Between 1955 and 1959 Osborne gave birth to three children, still carrying the third when she had an opportunity to make her first album-length jazz statement, recording with a stellar group that included pianist Tommy Flanagan and drummer Jo Jones. Osborne sounded right at home in this company; she had long ago proven her major-league chops, and anybody drawn to her music comes away wishing that she’d been able to record much more in jazz settings like the one heard on this 1959 Warwick LP, titled A Girl and Her Guitar (the title giving further evidence, however, that Osborne could not completely escape the “girl gimmick” marketing angle).

Feeling that she had perhaps settled into too comfortable a groove with her jazz playing, Osborne began six years of classical-guitar lessons in the 1960s. In 1ater years she and her husband ran a company that made guitars and amplifiers. Living in Bakersfield, California, Osborne continued to play jazz locally and taught at Cal State as well as a school for blind children. In 1977 she joined pianist Marian McPartland on an album of all-women musicians called Now’s the Time, and in 1981 she made a new trio recording for Stash Records. Her later playing still revealed traces of Charlie Christian’s influence, but also that she had continued to refine that influence and her early, aggressive swing sound into something subtle and unique. In 1990 she took the stage with Lionel Hampton at the Playboy Jazz Festival and by most accounts stole the show. Less than two years later she passed away at the age of 70.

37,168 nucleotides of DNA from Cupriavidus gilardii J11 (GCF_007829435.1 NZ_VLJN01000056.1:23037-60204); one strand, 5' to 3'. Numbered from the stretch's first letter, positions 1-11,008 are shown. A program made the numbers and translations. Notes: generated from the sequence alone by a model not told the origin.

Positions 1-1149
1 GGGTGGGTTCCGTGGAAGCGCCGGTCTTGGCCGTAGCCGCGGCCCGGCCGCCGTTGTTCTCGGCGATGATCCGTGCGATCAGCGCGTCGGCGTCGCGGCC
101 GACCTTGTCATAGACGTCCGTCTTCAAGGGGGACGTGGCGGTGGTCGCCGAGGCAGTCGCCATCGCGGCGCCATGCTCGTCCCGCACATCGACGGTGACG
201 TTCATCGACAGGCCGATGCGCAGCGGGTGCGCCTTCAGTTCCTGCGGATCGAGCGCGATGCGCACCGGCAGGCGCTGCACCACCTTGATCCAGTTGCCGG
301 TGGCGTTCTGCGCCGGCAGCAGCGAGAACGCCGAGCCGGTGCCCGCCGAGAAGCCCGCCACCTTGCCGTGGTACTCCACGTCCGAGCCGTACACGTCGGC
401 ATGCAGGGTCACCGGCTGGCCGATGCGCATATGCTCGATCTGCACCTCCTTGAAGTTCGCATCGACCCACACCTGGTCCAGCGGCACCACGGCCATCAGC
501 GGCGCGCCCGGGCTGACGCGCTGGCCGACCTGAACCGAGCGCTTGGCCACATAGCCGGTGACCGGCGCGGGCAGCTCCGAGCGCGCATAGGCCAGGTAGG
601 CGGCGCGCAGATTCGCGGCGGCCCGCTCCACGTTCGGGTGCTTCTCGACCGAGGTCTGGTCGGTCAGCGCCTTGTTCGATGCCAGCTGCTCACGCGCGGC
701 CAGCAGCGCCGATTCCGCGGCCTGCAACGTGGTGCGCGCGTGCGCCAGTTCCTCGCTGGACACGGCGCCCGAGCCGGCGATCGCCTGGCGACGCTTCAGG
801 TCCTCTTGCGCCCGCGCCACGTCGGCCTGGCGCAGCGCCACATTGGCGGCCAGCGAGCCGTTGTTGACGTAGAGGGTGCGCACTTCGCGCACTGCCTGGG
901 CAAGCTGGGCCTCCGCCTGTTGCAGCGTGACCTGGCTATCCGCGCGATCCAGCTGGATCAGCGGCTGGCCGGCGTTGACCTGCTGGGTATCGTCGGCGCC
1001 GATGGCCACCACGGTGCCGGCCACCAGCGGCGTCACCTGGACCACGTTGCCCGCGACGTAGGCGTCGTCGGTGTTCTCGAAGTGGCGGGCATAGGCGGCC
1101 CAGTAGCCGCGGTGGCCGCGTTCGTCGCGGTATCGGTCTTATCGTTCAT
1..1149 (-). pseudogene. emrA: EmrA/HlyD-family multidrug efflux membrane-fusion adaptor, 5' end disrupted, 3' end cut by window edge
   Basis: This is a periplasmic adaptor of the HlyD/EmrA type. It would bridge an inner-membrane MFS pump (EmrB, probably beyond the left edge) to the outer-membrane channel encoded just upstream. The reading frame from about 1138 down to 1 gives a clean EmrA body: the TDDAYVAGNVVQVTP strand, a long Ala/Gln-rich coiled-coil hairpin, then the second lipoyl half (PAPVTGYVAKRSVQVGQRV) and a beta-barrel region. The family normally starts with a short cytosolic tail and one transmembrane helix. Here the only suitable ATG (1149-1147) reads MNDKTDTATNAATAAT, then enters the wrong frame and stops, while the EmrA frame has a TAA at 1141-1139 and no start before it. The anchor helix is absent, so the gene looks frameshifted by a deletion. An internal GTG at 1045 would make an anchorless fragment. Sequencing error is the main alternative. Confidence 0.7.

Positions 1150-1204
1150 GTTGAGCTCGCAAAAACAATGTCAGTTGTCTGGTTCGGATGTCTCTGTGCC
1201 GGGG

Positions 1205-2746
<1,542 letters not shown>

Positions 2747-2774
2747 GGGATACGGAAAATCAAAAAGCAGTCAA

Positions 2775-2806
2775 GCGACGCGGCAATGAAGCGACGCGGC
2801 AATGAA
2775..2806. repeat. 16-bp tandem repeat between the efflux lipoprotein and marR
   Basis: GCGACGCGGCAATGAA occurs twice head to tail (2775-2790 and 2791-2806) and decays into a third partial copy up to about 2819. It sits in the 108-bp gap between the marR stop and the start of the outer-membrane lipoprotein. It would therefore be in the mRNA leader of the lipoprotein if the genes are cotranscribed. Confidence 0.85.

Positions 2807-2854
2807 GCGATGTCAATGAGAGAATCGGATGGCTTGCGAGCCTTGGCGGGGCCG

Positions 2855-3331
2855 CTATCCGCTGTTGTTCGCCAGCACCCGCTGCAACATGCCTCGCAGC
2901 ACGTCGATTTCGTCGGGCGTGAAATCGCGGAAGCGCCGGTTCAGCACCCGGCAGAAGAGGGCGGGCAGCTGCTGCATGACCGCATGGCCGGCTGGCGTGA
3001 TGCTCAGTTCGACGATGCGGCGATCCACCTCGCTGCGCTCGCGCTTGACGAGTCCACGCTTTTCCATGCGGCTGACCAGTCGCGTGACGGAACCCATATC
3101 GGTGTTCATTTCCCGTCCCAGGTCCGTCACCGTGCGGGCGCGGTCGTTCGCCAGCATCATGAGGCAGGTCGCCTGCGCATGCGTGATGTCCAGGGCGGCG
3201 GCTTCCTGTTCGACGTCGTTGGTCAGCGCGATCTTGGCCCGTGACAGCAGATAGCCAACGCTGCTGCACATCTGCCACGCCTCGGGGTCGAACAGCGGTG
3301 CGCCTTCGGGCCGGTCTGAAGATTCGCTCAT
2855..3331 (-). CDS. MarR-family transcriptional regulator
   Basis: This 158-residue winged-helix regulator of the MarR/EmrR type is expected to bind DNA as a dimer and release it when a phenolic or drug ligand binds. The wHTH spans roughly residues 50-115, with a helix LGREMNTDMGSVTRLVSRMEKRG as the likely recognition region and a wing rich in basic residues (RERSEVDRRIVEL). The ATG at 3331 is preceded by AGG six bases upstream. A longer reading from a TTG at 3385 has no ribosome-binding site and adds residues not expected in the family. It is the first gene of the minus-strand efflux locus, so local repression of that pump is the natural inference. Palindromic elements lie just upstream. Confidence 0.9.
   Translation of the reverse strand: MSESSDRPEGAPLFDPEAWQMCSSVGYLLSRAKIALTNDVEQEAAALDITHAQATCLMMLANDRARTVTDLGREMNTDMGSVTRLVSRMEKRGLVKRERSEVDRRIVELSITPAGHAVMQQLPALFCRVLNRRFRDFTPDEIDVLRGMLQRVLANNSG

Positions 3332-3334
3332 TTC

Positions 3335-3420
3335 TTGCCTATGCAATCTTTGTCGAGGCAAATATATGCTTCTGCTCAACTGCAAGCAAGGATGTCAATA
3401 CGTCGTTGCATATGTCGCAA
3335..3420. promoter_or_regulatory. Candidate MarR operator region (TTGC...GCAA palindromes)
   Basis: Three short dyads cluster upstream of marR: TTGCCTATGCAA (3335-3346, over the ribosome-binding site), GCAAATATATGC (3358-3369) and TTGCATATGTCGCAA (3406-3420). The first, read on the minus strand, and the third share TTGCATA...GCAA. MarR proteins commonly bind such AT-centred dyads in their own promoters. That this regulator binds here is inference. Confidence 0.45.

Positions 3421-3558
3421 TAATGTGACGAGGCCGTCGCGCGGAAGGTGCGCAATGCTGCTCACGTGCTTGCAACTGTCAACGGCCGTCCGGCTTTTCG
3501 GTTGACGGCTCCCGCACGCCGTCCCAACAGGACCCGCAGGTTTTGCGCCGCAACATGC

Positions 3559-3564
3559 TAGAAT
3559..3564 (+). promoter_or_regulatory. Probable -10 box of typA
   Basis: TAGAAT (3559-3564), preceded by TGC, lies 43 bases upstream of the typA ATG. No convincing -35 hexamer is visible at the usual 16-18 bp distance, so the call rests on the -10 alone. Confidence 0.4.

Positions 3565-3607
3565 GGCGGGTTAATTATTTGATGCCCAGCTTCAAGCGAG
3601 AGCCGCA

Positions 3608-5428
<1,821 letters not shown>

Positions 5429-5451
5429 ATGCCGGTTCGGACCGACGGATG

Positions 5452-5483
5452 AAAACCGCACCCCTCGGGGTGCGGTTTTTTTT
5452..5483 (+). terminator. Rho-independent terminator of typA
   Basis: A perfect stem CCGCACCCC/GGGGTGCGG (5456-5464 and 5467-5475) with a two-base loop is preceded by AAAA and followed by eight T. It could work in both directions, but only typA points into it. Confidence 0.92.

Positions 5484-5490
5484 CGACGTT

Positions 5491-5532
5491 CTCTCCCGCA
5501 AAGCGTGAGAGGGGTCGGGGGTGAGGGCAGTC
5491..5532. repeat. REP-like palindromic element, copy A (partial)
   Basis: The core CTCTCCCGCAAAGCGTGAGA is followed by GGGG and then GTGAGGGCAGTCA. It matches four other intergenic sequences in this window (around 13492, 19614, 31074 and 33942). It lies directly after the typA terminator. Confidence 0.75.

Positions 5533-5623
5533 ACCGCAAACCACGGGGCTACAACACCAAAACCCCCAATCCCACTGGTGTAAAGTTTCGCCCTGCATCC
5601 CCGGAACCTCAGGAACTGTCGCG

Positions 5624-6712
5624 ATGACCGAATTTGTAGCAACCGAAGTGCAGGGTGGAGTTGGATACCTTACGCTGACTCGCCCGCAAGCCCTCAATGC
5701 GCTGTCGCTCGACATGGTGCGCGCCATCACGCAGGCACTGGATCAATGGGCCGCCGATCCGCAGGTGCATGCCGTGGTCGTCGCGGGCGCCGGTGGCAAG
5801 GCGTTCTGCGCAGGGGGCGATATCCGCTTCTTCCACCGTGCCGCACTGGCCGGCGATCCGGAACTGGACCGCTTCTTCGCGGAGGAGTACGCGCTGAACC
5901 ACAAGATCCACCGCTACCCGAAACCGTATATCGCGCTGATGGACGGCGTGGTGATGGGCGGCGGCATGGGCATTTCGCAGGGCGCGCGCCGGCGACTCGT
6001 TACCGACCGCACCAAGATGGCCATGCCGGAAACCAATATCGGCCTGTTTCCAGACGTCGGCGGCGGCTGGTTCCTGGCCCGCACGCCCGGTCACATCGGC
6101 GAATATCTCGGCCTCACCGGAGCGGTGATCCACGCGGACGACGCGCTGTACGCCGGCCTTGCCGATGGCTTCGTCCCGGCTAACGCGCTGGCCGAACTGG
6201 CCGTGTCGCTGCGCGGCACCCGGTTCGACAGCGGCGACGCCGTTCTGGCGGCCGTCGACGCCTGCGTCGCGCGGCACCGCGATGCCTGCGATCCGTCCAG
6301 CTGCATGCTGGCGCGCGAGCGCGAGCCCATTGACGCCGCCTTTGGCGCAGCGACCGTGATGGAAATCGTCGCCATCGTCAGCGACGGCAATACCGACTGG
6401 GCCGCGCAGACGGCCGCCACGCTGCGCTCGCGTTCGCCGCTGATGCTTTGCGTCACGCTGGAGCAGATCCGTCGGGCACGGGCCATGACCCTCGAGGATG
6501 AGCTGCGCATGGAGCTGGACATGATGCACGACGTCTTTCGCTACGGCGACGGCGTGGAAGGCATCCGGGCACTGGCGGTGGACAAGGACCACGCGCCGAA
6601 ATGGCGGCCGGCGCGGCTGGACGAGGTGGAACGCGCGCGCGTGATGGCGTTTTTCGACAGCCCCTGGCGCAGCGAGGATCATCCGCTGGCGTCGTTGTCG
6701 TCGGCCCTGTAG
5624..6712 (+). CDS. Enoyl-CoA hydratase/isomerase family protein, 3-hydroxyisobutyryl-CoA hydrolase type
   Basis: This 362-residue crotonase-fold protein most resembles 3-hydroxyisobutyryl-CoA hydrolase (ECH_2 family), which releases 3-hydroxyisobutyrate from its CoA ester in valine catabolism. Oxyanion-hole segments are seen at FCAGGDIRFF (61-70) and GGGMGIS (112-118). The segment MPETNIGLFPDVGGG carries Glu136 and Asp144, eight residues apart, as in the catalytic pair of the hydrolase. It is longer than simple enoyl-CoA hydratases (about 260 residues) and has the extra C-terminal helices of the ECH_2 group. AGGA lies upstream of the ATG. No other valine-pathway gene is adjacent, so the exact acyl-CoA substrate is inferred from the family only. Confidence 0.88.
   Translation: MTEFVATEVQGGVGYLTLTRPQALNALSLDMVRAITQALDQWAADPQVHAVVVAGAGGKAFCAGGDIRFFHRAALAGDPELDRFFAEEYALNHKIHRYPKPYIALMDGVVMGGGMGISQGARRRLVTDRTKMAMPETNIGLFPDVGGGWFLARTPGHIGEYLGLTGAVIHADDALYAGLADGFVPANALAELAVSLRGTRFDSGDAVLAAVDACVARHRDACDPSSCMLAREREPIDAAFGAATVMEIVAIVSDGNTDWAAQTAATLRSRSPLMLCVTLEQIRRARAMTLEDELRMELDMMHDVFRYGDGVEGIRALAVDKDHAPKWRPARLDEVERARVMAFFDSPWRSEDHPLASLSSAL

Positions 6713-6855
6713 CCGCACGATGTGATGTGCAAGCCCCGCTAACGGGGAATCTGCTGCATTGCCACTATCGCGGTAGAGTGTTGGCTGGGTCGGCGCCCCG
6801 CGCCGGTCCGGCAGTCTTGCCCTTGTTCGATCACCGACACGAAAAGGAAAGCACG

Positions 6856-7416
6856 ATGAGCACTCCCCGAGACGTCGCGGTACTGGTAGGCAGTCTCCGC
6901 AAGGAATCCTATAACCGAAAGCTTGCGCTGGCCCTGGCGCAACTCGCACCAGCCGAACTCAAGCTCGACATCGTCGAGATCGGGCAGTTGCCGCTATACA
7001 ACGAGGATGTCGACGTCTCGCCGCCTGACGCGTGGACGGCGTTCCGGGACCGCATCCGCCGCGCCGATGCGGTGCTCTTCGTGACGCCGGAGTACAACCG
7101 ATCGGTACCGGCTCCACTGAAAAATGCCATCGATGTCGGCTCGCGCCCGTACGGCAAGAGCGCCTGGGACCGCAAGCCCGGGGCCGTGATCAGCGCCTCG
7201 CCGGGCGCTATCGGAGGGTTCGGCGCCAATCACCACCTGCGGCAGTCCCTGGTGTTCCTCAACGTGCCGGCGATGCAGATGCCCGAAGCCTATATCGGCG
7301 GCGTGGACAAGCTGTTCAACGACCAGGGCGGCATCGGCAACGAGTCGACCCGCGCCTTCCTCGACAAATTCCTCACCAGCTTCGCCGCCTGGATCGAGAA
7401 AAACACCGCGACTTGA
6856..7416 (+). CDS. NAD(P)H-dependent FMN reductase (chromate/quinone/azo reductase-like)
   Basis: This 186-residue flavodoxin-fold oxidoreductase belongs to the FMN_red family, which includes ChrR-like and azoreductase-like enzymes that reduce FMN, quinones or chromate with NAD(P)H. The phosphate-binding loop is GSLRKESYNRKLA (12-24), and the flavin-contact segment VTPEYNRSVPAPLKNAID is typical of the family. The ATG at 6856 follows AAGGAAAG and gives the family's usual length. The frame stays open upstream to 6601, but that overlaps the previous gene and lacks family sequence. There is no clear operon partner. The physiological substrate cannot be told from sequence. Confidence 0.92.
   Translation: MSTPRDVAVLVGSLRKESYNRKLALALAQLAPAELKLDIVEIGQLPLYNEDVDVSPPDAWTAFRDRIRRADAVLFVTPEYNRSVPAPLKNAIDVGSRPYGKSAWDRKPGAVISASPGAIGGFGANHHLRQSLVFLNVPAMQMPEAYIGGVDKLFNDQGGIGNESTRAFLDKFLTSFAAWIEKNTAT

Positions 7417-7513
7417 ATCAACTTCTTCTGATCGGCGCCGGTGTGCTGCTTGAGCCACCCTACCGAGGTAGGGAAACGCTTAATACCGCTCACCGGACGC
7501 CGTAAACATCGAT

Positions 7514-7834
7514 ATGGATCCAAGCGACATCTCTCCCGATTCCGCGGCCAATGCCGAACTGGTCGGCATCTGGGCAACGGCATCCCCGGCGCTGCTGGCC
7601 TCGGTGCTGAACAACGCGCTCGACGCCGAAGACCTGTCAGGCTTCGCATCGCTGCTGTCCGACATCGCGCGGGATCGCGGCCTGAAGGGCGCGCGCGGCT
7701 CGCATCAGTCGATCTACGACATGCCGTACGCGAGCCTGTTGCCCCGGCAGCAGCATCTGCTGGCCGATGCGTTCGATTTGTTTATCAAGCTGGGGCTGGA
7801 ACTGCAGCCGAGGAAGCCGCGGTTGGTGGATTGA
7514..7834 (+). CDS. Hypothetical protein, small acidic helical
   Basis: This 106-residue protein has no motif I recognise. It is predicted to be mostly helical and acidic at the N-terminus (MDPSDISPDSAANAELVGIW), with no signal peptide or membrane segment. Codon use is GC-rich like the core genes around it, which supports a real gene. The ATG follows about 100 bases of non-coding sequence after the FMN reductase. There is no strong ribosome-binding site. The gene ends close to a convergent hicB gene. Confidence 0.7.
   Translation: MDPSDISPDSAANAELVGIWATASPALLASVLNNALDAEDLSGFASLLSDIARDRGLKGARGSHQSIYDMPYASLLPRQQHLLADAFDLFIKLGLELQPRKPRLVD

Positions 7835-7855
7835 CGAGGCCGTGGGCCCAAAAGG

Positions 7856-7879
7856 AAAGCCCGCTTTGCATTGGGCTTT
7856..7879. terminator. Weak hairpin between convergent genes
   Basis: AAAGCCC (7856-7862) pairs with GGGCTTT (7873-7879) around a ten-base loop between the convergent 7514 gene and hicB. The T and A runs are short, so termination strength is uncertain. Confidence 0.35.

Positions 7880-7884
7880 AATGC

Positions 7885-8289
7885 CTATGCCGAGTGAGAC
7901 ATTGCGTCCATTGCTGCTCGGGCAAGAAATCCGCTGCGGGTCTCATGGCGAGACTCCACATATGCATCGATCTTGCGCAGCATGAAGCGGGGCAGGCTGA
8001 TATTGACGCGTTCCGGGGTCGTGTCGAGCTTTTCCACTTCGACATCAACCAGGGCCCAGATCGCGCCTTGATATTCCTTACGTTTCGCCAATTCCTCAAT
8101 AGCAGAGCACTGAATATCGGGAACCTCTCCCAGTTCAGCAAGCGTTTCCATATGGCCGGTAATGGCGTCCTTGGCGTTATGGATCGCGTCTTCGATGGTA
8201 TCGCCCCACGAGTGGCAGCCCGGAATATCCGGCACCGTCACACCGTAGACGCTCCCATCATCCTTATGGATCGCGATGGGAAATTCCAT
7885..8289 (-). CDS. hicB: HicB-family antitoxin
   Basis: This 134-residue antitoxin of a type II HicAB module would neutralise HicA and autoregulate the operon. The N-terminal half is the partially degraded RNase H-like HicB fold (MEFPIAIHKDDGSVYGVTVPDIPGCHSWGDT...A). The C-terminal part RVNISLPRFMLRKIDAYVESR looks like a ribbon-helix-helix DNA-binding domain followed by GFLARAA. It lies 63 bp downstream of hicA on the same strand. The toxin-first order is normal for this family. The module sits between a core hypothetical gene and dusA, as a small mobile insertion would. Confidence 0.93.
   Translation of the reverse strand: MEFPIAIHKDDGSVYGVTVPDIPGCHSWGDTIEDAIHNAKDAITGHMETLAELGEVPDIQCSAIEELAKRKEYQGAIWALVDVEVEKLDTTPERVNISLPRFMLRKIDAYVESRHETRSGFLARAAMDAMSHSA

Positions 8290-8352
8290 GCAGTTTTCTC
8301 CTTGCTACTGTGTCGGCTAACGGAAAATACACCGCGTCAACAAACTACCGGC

“Never once in my life did I say, ‘I’m not going to play—I’ll just become a housewife,” Osborne told Linda Dahl. She said it helped to be married to a musician who understood her drive, because

it’s hard to say, ‘Look, I’m not going to pay any attention to the children today,’ or ‘The house needs cleaning but I have to practice now…” To jazz historian Sally Placksin she said, “I really feel I’ve had a charmed life. That’s because I’ve done exactly what I was born to do; I wanted to be in music and I was.